Author + information
- Received February 23, 2013
- Revision received May 9, 2013
- Accepted May 21, 2013
- Published online October 29, 2013.
- ∗Women’s College Research Institute and Cardiovascular Division, Department of Medicine, Women’s College Hospital, University of Toronto, Toronto, Ontario, Canada
- †Institute for Clinical Evaluative Sciences, Toronto, Ontario, Canada
- ‡Department of Medicine, Sunnybrook Health Sciences Centre, University of Toronto, and Evaluative Clinical Sciences, Sunnybrook Research Institute, Toronto, Ontario, Canada
- ↵∗Reprint requests and correspondence:
Dr. Jacob A. Udell, Cardiovascular Division, Department of Medicine, Women’s College Hospital, 76 Grenville Street, Toronto, Ontario M5S 1B1, Canada.
Objectives The purpose of the study was to investigate whether fertility therapy might contribute to subsequent cardiovascular disease.
Background Fertility medications are used for 1% of births yet may also lead to endothelial injury with long-term adverse consequences for the mother.
Methods A population-based cohort analysis was performed of women who gave birth in Ontario, Canada, between July 1, 1993, and March 31, 2010, distinguishing those who did and did not receive fertility therapy in the 2 years before delivery. Cox proportional models were derived to estimate hazard ratios with and without adjustment for baseline characteristics. The primary outcome was a composite cardiovascular endpoint of death, nonfatal coronary ischemia, stroke, transient ischemic attack, thromboembolism, or heart failure.
Results Among 1,186,753 women who delivered during the study period, 6,979 gave birth after fertility therapy. After 9.7 years of median follow-up, women who delivered after fertility therapy had fewer cardiovascular events than controls (103 vs. 117 events per 100,000 person-years), equivalent to an unadjusted hazard ratio of 0.96 (95% confidence interval: 0.72 to 1.29, p = 0.79) and an adjusted hazard ratio of 0.55 (95% confidence interval: 0.41 to 0.74, p < 0.0001). An apparent relative lower risk was observed across all age and income groups. Women who received fertility therapy also had lower risk-adjusted all-cause mortality, thromboembolic events, subsequent depression, alcoholism, and self-harm (p < 0.01 for each).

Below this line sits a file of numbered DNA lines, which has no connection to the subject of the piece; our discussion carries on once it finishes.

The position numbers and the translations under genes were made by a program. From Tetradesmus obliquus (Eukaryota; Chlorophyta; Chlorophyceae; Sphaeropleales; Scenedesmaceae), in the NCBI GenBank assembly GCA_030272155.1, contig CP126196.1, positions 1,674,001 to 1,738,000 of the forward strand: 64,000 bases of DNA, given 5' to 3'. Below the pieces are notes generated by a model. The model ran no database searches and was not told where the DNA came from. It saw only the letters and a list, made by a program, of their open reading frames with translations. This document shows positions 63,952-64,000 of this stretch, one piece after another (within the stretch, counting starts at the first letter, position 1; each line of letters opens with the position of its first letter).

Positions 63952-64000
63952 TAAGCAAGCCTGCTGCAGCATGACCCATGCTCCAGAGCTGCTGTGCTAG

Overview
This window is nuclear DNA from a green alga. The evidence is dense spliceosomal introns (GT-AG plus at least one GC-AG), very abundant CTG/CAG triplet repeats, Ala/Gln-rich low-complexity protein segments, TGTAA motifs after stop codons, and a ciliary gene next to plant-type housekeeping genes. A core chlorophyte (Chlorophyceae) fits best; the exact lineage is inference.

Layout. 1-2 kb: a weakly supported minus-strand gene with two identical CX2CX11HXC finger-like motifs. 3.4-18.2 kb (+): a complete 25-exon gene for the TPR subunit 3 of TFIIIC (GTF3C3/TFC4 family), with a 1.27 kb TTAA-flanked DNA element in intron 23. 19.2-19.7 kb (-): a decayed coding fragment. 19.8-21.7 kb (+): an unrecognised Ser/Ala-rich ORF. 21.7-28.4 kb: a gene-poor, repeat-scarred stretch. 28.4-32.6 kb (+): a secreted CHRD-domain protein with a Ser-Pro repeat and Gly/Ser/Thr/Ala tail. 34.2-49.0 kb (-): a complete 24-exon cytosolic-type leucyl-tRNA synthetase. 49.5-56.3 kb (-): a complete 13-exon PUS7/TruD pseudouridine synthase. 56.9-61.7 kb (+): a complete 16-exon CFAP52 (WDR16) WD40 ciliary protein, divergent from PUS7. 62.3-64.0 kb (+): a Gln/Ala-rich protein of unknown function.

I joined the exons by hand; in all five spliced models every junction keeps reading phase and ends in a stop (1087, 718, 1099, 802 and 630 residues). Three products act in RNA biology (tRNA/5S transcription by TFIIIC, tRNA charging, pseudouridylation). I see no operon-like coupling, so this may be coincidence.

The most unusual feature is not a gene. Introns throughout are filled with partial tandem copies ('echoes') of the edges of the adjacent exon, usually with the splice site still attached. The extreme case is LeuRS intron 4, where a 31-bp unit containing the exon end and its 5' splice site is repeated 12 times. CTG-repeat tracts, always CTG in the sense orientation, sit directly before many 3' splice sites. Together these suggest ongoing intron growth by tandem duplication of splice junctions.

Conclusions Successful fertility therapy was not associated with an increased risk of cardiovascular disease later in life.
Financial support was provided by Canadian Institutes of Health Research (Ottawa, Ontario); Heart and Stroke Foundation of Canada (Ottawa, Ontario); Canadian Foundation for Women’s Health (Ottawa, Ontario); the CHEST Foundation (Northbrook, Illinois); the Respiratory Health Association of Metropolitan Chicago (Chicago, Illinois); and the Canada Research Chair in Medical Decision Sciences (Ottawa, Ontario). The authors have reported they have no relationships relevant to the contents of this paper to disclose.
- Received February 23, 2013.
- Revision received May 9, 2013.
- Accepted May 21, 2013.
- 2013 American College of Cardiology Foundation